Josh Hawley insults Missourians with absurd residency claim

Josh Hawley

Josh Hawley

How stupid does new Attorney General Josh Hawley think Missourians are?

Dumb enough, it appears, that they will fall for Hawley’s absurd claim that he doesn’t have to live in the state capital of Jefferson City even though that’s what state law appears to require.

In short, the guy who praised himself constantly on the campaign trail as a law-and-order guy doesn’t mind skirting — or flat-out violating — a law that specifically applies to him.

St. Louis Post-Dispatch reporter Kurt Erickson outlined what Hawley said when confronted about the situation.

Oh, wait, the Republican didn’t have the courage to publicly discuss it:  “At the Capitol on Monday, Hawley declined to discuss his residency decision with the Post-Dispatch.”

Instead, spokesman Ryan Cross trotted out to say Hawley thinks he just has to work in Jefferson City, “not actually live within its borders.”

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In reality, Erickson reported that Hawley lives in nearby Boone County — home to Columbia.

So does Hawley’s contention hold water?

Take a look at the state law. Section 27.010 says, in part: “The attorney general shall reside at the seat of government and keep his office in the supreme court building.”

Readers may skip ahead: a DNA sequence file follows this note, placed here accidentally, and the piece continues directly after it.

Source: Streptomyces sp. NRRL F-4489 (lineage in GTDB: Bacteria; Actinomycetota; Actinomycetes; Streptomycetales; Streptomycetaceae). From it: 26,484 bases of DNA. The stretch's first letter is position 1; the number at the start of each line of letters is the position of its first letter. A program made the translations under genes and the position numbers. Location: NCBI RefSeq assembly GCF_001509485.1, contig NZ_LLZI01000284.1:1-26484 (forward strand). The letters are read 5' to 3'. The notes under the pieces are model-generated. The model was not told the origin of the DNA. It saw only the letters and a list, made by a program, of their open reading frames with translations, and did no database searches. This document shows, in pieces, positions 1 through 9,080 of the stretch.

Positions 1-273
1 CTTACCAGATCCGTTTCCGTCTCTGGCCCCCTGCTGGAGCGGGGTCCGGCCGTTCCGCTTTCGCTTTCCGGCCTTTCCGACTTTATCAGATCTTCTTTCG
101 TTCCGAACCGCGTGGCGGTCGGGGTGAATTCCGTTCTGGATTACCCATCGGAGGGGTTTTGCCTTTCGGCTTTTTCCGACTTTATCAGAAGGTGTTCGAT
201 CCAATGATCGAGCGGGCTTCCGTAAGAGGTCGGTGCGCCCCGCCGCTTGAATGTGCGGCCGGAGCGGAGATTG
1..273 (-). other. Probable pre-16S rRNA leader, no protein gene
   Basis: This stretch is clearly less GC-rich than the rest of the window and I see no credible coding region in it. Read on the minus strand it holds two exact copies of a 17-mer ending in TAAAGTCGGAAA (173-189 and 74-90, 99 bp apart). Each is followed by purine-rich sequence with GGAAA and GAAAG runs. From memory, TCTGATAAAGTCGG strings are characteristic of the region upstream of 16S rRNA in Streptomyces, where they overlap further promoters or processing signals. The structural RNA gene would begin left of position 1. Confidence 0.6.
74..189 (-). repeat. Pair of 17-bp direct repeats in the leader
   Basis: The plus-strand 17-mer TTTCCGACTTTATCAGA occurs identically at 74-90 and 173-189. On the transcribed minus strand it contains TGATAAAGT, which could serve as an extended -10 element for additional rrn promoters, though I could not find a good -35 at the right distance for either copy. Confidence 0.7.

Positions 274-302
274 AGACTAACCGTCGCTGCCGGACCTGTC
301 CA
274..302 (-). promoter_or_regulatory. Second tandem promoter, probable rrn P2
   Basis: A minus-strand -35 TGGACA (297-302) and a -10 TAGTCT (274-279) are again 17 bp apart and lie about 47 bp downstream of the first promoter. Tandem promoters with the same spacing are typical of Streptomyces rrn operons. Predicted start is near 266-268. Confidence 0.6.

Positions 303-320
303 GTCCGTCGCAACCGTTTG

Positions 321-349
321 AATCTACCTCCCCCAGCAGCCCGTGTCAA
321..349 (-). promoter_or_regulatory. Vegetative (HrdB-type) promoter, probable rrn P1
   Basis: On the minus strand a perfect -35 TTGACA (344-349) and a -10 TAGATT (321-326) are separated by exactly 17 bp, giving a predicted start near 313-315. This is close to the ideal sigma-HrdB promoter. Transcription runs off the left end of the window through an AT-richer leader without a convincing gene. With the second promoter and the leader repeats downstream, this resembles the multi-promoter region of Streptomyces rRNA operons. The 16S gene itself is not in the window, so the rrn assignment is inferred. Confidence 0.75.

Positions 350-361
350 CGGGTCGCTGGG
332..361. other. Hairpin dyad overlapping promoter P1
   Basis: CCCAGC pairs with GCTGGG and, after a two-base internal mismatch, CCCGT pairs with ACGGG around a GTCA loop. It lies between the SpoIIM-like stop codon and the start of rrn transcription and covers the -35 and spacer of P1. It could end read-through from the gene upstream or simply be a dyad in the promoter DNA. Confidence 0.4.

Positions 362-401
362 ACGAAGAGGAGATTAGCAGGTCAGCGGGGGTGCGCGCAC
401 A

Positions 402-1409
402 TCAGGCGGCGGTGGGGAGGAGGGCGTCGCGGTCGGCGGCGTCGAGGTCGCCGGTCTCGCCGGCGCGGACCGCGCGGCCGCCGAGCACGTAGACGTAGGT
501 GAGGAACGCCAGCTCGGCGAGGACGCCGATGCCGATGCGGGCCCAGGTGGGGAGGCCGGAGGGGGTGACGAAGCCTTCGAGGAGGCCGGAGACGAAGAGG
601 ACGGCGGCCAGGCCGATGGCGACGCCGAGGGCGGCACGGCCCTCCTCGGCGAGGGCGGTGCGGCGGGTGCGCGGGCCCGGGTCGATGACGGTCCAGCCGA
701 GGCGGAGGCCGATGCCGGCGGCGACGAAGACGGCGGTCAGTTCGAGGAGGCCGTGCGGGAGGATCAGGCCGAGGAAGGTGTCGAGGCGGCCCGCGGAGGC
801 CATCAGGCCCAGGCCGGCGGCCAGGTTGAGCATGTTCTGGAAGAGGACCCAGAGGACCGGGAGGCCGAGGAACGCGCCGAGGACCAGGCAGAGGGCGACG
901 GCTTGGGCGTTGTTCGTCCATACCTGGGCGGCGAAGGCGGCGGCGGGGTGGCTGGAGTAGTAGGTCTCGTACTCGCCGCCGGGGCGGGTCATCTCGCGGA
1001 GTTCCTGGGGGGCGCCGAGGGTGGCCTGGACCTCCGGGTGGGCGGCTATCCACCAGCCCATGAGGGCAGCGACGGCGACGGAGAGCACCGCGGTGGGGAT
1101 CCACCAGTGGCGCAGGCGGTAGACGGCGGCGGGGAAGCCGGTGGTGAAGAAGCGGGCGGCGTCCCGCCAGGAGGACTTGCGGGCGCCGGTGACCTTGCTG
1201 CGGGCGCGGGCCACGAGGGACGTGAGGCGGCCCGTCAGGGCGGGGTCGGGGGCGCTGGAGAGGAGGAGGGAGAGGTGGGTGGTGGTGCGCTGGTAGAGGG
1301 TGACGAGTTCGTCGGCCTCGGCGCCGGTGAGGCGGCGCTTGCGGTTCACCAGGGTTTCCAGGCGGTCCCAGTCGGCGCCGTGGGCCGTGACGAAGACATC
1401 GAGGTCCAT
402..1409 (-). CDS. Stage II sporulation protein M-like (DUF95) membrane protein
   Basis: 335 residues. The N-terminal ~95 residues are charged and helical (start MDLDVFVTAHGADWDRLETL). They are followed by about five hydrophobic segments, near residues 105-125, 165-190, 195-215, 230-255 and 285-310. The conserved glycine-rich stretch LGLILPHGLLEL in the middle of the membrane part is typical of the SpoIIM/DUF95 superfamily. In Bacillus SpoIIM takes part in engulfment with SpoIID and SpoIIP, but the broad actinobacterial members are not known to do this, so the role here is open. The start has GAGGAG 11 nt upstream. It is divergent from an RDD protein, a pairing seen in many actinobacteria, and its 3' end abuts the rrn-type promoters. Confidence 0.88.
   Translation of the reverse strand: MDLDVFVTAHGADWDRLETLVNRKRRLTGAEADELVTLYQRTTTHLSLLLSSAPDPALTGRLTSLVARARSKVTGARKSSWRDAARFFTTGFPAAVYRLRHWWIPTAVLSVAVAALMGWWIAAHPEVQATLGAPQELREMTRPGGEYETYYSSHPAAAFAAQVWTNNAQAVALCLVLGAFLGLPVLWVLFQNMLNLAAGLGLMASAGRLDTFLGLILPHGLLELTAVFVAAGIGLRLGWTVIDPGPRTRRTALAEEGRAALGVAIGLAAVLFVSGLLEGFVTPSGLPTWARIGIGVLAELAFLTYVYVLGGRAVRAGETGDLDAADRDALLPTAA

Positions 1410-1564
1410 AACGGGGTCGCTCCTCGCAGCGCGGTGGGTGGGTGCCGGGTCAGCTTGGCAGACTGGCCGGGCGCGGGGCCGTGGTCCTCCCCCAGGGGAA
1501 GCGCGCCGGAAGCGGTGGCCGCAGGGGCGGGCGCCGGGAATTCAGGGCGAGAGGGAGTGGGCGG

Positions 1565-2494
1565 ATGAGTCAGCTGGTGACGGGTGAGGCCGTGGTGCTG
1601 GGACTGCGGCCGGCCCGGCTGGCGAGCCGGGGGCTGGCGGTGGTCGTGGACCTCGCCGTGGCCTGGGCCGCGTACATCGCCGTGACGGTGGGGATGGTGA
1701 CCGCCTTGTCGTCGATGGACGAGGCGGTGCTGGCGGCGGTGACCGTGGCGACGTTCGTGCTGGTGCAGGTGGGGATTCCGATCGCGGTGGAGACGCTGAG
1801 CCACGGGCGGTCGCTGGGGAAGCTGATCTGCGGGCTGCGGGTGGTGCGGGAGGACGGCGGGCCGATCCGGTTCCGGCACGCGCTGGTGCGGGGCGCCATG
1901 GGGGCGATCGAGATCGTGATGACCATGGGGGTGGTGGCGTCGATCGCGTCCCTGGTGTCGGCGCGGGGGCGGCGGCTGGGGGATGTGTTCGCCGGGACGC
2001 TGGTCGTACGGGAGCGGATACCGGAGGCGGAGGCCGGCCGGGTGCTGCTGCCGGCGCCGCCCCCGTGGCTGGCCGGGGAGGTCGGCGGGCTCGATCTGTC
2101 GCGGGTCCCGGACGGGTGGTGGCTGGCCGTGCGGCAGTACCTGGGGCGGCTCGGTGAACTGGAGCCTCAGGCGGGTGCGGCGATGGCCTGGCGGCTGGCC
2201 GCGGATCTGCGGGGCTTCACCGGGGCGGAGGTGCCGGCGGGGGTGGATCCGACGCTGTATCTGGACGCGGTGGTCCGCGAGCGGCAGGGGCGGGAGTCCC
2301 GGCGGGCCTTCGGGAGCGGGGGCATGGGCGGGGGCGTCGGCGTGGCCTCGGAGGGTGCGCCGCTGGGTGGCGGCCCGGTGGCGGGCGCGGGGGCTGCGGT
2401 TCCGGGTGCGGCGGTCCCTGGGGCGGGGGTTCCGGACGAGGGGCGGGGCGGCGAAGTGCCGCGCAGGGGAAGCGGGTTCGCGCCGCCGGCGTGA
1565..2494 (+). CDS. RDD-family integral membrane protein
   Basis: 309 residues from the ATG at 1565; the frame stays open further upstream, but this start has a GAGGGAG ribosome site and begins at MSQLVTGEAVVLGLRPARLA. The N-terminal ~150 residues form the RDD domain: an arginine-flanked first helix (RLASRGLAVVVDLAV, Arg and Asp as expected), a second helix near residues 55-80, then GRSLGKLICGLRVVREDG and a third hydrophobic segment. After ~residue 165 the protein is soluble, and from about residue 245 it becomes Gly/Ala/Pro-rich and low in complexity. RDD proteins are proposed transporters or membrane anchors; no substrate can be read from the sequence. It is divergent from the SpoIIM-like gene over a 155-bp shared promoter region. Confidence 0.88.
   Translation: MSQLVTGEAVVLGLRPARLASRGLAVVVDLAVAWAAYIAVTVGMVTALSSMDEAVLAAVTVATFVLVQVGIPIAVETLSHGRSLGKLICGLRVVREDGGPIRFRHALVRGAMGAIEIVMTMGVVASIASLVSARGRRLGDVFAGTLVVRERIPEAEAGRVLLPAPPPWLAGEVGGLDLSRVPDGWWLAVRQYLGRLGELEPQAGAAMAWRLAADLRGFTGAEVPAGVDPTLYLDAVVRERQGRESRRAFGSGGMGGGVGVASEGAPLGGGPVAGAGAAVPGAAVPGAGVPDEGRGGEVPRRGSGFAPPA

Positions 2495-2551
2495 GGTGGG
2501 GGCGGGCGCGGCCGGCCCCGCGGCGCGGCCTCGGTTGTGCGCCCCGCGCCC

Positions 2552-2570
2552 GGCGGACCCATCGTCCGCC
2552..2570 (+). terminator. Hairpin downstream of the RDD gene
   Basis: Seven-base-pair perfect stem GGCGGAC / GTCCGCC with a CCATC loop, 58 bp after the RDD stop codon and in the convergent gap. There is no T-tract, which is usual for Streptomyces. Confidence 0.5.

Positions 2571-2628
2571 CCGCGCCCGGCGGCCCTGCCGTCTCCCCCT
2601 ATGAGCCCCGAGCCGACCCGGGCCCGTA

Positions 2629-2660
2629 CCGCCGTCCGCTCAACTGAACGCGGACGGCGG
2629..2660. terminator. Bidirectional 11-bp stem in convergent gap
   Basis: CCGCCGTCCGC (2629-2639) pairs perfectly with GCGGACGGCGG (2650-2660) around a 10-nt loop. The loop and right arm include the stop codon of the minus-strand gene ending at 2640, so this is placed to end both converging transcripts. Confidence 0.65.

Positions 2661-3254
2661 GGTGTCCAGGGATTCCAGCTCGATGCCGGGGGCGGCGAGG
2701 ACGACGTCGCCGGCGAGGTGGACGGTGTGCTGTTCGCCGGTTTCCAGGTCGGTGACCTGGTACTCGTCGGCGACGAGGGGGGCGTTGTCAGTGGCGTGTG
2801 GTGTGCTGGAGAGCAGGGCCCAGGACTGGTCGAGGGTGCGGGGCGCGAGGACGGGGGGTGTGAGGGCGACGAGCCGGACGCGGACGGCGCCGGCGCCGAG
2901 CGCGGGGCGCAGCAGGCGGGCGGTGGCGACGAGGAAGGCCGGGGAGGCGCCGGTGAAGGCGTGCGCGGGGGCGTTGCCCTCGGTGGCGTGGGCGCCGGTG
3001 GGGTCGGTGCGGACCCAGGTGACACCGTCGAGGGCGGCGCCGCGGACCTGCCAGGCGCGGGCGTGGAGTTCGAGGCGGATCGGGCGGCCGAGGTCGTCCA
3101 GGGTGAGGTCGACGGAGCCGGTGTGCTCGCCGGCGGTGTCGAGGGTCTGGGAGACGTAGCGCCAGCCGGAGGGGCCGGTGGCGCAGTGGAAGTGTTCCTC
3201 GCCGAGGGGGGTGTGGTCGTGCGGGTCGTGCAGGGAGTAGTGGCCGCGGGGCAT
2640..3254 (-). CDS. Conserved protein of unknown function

Missouri’s Constitution explicitly names Jefferson City as the “seat of government.” The General Assembly has the right to “remove the seat of government” from Jeff City — but has not done that.

There’s more. The law literally outlines the distinction that the attorney general — after having to “reside” in a specific place — has to actually work in an office somewhere specific. That’s in the “supreme court building.”

People not involved in the political fight didn’t back up Hawley’s contention. And Democrats pointed out the ridiculous position taken by the new attorney.

Later came this query from a journalist for St. Louis Public Radio:

Missourians are smart enough to tell Hawley the answer: No one should have to spend time and money to ensure the attorney general actually follows the law.

Find a home in Jefferson City, Mr. Hawley, and start to “reside” there.

 

2 Thoughts.

  1. Everyone, whether they are the attorney general or not, should obey the law. For example, everyone should drive the speed limit and come to a complete stop at stop signs. Do they actually do it? Of course not. Even the police routinely exceed the speed limit and roll through stop signs.

    If Hawley resided in Kansas City or St. Louis, I could see the point in making an issue of this provision in the law. It would make it a challenge for him to commute to Jeff City every day, so a lot of days he might not go to the office.

    But, “Erickson reported that Hawley lives in nearby Boone County — home to Columbia.” How hard can it be to commute from Boone County? I’m willing to cut him a lot of slack on this one.

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